The topic of ultra-processed foods has entered the public debate this year, after celebrities and others in the public eye have raised their concerns about how and why UPFs could be responsible for health harms.
But what does the evidence say? We’ve gathered a panel of expert scientists to discuss what we do and don’t know from scientific evidence on this topic and to answer your questions.
Journalists were invited to dial into this briefing to ask their questions and hear the panel discuss aspects like:
– Is the term ‘ultra-processed foods’ recognised, used and considered useful among the nutrition and food science expert research community?
– What is the state of the evidence that UPFs cause, or are associated with, health harms?
– Is there evidence that it is something about the processing – rather than the fat, salt and sugar content of many of these foods – that is responsible for associations with health harms?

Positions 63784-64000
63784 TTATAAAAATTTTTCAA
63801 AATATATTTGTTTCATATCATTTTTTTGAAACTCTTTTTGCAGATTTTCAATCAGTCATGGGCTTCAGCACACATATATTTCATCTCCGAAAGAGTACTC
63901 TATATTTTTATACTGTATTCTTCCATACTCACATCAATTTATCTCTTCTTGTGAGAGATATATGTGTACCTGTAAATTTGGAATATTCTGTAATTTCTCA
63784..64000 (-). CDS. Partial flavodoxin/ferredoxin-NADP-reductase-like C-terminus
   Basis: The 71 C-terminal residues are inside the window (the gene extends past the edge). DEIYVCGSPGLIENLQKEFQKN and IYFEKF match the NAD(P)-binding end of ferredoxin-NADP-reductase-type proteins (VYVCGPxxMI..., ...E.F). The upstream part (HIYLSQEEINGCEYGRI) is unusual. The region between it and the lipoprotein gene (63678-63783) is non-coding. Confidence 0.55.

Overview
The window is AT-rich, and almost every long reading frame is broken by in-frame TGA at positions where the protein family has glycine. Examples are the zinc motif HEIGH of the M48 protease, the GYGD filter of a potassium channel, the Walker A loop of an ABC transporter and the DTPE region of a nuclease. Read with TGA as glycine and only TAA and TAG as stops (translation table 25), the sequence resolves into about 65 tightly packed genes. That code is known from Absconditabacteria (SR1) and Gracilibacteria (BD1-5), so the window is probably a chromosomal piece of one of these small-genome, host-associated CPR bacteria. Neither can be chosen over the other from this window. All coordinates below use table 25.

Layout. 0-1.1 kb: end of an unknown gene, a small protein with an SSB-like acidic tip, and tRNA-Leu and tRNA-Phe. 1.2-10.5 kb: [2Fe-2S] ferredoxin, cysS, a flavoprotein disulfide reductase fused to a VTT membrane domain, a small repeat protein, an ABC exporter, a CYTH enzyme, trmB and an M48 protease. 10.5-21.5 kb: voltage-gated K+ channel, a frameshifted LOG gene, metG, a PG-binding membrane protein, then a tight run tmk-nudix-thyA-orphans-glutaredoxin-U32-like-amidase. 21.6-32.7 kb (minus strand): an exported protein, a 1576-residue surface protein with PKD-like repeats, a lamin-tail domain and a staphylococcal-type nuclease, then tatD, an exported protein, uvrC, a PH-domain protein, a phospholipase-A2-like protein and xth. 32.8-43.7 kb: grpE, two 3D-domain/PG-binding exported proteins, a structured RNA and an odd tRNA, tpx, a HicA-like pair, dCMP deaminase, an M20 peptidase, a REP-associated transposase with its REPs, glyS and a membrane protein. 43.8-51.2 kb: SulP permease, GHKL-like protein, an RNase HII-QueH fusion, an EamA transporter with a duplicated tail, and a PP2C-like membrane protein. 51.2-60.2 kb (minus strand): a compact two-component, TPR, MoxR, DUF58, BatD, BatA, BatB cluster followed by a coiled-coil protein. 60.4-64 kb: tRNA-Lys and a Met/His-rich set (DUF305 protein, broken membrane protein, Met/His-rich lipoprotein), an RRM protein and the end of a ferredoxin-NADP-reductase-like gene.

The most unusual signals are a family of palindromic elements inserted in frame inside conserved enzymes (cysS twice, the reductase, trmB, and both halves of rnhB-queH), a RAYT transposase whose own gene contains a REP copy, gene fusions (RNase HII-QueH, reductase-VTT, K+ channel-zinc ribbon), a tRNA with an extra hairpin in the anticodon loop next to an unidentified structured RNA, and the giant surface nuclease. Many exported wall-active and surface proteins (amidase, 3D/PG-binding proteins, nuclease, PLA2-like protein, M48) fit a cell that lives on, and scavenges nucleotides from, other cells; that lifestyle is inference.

– Is it as simple as processed = unhealthy; unprocessed = healthy?
– Is it as simple as ‘any ingredient in my kitchen at home = good, any ingredient not in my kitchen at home = bad’
Prof Janet Cade, Head of the Nutritional Epidemiology Group, University of Leeds
Prof Pete Wilde, Group Leader, Food structure, colloids and digestion, Quadram Institute
Prof Ciaran Forde, Professor and Chair in Sensory Science and Eating Behaviour, Wageningen University
Prof Ian Young, Professor of Medicine, Queen’s University Belfast; and Chair of SACN (Scientific Advisory Committee on Nutrition)
Prof Robin May, Chief Scientific Adviser, FSA (Food Standards Agency)